simply this: in the process of the emergence of the African modern state (in
company with a number of Asian and Latin American states) one governance
option was constantly given short shrift, irrespective of ideological leaning. That
missing item is not much of a riddle.  We only have to ask ourselves, taking an
example each from two extremes of the ideological spectrum, this question: what
was the abandoned option that was common to one nation of extreme radical
Left - Sekou Toure’s Guinea - and another of the extreme Right, Mobutu Sese
Seko’s Congo Zaire?  Answer: Democracy. Even where Democracy was the
starting acceptance as in Ghana, it was soon jettisoned. The culture of inclusive
participation, constitutionalism, even law, Human Rights and accountability
quickly became cumbersome. ‘Liberal democracy’ was pronounced like a dirty
phrase, it stood in the way of the anti-colonial struggle, the African Personality
etc. At times it was even deemed a sign of ‘western decadence’, a call to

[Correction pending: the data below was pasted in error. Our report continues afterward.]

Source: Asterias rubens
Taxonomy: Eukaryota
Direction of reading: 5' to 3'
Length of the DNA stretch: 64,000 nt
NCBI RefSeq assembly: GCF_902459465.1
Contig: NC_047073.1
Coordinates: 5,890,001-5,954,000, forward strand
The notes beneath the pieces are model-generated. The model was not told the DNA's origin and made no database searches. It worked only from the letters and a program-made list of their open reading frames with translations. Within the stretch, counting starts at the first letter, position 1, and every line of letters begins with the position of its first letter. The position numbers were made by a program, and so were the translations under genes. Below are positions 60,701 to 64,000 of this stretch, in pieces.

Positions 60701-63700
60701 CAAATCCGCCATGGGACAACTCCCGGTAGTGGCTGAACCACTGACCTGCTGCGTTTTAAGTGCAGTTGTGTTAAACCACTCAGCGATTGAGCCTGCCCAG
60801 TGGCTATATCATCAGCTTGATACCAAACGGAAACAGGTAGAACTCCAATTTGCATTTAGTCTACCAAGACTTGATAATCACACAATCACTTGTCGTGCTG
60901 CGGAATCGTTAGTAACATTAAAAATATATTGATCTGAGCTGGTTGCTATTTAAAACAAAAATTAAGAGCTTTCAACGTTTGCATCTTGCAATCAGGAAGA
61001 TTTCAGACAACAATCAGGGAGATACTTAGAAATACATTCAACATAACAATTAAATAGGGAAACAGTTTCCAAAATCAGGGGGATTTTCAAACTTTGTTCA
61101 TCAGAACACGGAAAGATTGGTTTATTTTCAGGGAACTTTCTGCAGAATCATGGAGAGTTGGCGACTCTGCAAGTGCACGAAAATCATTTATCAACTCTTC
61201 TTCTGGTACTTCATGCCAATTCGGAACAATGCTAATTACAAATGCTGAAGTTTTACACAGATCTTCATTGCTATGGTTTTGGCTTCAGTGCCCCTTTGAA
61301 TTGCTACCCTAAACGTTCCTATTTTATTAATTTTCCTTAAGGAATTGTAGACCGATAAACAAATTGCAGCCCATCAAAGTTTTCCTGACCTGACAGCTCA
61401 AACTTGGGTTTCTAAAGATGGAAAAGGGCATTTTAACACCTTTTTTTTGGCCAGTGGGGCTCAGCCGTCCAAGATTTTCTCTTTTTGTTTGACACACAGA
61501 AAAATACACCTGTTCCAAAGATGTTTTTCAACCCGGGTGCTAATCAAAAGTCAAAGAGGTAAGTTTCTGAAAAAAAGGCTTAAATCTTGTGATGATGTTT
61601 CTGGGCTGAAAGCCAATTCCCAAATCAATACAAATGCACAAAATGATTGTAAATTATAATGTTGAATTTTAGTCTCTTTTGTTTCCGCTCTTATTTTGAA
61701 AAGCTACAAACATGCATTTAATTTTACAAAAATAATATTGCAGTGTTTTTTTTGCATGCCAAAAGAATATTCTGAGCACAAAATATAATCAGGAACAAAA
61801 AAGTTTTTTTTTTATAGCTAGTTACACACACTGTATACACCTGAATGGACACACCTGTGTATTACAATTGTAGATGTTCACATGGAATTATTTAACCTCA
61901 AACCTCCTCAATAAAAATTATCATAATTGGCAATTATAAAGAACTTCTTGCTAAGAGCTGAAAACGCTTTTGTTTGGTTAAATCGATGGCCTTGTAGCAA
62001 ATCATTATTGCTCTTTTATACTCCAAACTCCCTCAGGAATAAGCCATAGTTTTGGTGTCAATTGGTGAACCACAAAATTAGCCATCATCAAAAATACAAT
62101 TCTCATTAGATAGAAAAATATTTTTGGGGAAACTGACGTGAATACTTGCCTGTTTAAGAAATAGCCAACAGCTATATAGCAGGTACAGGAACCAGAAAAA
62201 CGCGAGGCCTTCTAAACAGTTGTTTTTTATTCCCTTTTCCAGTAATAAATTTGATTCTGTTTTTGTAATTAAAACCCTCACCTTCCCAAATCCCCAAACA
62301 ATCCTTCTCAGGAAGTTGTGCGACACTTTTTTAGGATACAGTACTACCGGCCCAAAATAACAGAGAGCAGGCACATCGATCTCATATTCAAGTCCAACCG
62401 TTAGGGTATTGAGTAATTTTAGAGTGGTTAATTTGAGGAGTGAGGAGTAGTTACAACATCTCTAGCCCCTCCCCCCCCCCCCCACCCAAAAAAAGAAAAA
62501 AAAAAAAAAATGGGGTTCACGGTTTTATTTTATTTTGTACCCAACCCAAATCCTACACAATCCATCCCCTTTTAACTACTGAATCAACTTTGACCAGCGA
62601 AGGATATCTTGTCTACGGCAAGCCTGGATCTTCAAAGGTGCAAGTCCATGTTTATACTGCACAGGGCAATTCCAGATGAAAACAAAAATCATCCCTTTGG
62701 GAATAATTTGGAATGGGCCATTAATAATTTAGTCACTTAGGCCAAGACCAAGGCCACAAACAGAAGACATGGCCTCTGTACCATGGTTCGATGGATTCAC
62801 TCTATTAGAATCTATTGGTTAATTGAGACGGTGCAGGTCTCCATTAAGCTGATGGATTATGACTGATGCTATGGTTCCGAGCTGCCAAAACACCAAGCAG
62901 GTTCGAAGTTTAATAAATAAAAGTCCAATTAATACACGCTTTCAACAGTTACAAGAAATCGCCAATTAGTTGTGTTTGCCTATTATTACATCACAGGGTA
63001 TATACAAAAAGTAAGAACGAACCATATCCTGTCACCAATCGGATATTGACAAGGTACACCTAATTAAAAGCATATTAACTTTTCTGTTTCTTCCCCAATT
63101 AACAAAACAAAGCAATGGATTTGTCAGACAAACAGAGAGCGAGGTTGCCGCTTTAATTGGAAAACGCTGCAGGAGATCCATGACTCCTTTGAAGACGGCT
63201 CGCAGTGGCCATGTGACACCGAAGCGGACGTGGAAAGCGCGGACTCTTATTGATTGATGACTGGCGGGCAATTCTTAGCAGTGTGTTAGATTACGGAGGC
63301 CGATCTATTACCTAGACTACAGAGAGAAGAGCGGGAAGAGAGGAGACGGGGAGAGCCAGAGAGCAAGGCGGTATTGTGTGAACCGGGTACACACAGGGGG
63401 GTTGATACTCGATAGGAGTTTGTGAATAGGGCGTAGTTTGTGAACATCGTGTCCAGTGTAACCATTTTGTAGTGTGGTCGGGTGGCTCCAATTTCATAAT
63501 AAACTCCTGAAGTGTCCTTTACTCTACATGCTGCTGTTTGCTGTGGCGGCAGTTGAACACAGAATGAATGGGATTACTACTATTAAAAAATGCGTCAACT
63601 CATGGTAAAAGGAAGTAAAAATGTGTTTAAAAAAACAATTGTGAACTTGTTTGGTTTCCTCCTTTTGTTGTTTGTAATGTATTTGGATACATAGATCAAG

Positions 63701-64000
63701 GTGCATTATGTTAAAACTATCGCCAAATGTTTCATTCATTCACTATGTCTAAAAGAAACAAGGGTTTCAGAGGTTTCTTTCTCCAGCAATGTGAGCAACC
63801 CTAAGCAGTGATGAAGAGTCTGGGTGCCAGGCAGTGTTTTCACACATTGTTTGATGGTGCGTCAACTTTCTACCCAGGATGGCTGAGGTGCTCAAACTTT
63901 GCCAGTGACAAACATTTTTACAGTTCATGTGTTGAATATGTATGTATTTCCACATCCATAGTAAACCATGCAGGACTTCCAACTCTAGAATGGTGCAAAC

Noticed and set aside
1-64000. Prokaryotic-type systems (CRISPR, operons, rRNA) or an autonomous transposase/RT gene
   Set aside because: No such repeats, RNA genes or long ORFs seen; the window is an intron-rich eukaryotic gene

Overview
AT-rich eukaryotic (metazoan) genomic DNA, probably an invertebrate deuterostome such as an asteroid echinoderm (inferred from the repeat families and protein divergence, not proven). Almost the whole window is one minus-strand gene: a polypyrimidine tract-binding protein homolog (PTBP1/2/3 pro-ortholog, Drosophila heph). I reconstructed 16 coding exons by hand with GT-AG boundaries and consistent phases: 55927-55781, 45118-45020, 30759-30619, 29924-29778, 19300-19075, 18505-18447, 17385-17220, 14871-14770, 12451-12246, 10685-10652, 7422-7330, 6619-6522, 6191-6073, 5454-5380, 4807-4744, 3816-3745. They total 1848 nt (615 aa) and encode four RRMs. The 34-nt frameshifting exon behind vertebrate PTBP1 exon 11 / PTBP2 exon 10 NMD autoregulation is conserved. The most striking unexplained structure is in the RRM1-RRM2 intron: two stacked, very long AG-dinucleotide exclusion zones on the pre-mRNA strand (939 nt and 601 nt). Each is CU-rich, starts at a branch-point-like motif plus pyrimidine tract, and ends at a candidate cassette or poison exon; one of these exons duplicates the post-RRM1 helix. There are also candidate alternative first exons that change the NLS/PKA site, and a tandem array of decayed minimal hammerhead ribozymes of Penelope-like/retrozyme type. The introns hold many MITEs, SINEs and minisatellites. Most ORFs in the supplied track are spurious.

‘bourgeois individualism’. It has taken upwards of half a century for the process
of reversal, the ‘wind of change’ that was first sniffed by Harold Macmillan in
apartheid South Africa, to traverse the continent, gathering force and turning
into a veritable hurricane by the time it touched down in the Maghreb, toppling
dictatorships in Tunisia, Egypt and Libya.



Democracy has a reticent characteristic of never appearing glamorous, no, not
the way ‘radical’ sounds and positions itself.  It is such a mundane expression,
so pedestrian. It seems to drag, and we all prefer to sprint. Democracy could
even be the name of a daily attire, of a farm implement or a social get-together.
It is worn so threadbare in discourse of measured sobriety that many hanker for
a change of clothing that stands apart from basics – flashy, ideally embodied in
the unquestioned, charismatic leader. Paradoxically however, this same
Democracy often appears difficult to sustain. Let us probe into the interstices of
this state of governance evolution a little more closely.



Democracy may be viewed as a social platform – emphasis on platform, that is, a
level plane, or better still, a trampoline  - but balanced on three legs. Those
three supports are anything but linear. They are much closer to those intricately